Blog: National Food Bank Day
By Edmonton’s Foodbank
The Edmonton Gleaners Association, which is better known as Edmonton’s Food Bank, was formed in 1981. The original mandate of the organization was to “glean” or gather surplus food from the food industry including stores, producers, farmers, food warehouses, and other suppliers. This food was turned over to soup kitchens, shelters, and other organizations providing free food to people in need.
From the beginning, the Food Bank saw itself as an association that would work collaboratively with, and on behalf of, a network of social service agencies and churches regarding gleaning, food drives, and client referral. The organization saw itself as a mechanism in the community to reconcile competing food drives, eliminating unnecessary program duplication, while encouraging broad community participation.
While thousands of people do access services directly from us, Edmonton’s Food Bank is a central warehouse providing food to over 300 agencies, churches, schools, and food depots providing a comprehensive range of food programs and services helping people in need in Edmonton. In June 2022, almost 35,000 people received a hamper from Edmonton’s Food Bank or one of its affiliates – this is the highest number of people served through hamper programs since the forming of the organization.
The Food Bank offers a variety of different services including different types of food hampers. A hamper is comprised of one or more boxes of food that a family takes to their home and prepares. Hamper contents vary depending on products that are donated, specific dietary needs (like diabetic or celiac) or cultural requests. Hampers can have added product like baby formula or diapers. Hampers are prepared by the Food Bank or one of our affiliated agencies. We also work with specific groups to modify or make specific food hampers like the Edmonton Police Service (EPS) emergency packs or Islamic Family & Social Services Association (IFSSA).
Concerning bulk food for meal & snack programs, this food is accessed by schools, soup kitchens, and shelters. Examples of these partners include Hope Mission, Operation Friendship, Boys & Girls Big Brothers Big Sisters, Boyle Street, The Mustard Seed, The Family Centre, Jasper Place Health and Wellness Centre, and about 60 schools.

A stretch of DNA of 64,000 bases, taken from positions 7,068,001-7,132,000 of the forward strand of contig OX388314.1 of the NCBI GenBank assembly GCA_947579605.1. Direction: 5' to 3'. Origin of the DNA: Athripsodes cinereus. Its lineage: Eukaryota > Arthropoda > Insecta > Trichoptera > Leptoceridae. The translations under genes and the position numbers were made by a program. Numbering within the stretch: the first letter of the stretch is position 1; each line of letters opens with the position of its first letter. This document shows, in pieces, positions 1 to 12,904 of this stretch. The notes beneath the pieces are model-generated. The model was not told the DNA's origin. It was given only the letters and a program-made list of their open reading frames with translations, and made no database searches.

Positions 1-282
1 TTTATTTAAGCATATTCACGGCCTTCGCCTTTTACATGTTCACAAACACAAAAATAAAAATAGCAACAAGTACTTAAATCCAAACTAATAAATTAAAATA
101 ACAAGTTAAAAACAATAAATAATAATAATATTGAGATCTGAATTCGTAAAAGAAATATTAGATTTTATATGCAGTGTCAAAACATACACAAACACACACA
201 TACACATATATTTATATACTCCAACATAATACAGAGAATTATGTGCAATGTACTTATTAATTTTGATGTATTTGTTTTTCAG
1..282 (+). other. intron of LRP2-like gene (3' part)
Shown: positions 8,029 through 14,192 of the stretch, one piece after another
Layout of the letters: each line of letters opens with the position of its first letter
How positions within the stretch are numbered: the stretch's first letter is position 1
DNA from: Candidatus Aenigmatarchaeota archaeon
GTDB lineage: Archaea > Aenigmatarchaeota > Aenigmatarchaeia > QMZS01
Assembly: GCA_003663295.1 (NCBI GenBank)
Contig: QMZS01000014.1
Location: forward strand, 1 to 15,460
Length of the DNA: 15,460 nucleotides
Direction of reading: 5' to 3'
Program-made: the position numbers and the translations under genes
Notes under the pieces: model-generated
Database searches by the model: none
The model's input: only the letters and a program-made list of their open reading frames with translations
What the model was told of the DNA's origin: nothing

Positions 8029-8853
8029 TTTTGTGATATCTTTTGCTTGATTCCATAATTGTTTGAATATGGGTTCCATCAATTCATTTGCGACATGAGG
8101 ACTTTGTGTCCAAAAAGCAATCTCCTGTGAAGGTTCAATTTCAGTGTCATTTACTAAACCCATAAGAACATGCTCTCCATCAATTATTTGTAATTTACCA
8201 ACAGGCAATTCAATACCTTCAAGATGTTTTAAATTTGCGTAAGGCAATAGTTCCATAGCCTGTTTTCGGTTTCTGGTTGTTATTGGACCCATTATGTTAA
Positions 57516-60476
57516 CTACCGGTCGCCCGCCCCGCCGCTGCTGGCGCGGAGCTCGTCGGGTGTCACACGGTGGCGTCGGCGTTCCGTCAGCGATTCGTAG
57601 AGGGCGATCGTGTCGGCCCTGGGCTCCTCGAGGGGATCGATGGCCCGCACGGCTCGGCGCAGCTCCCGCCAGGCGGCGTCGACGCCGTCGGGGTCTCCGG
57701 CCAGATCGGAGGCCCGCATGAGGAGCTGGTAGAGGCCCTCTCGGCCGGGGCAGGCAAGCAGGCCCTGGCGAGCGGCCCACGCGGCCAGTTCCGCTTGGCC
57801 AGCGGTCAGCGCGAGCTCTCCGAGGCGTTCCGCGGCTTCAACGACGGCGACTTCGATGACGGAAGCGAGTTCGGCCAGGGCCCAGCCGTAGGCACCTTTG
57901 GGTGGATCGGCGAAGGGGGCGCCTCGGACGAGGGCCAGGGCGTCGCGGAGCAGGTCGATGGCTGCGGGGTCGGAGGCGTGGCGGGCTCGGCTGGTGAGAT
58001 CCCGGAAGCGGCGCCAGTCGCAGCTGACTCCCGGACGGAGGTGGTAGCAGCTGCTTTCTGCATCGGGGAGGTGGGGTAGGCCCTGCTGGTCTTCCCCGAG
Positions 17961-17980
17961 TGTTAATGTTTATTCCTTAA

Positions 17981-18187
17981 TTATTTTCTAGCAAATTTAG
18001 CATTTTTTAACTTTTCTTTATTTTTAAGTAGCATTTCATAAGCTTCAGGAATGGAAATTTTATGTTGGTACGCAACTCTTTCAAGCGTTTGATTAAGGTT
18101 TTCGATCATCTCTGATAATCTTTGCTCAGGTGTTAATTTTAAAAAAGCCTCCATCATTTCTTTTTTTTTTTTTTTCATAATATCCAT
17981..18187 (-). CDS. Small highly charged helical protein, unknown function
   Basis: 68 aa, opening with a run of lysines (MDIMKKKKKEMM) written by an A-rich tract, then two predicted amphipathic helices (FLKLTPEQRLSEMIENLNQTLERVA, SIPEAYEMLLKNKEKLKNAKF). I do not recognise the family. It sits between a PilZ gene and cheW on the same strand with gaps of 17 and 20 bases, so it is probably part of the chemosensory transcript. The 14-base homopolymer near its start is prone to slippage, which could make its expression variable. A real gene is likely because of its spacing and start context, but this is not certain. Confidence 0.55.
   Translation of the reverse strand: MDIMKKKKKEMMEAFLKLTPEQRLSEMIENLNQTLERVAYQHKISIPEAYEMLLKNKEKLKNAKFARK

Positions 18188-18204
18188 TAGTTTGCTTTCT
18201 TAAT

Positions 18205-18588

Over the years, the Food Bank has developed programs that assist people “Beyond Food”. The Beyond Food program is done in collaboration with other community agencies and provides wrap around support and services to those experiencing poverty and food security. These services include access to academic upgrading, safety tickets to increase employment opportunities, interview and resume preparation and more.
Edmonton’s Food Bank often also speaks about food security and its link to income security.
As is the case with most food banks, Edmonton’s Food Bank challenges the notion that food on its own will reduce poverty. There is a moral dimension to hunger and we must all be committed to enhancing the health and well-being of others. After all, food is not a realistic substitute for policies that help vulnerable Canadians enter the work force, or access to adequate income support, and affordable housing that enables low-income people to live with dignity.
After 40 years of experience, the Food Bank believes that the active gleaning and utilization of salvageable food is a good thing. As our society looks at recycling and efficient use of what it produces, our organization has been a leader in what is now a larger societal trend.
It is our position as an organization that we must continue to recover and use food, serve those living in poverty, provide sustainable alternative programming, advocate for change, and strive for excellence in all we do.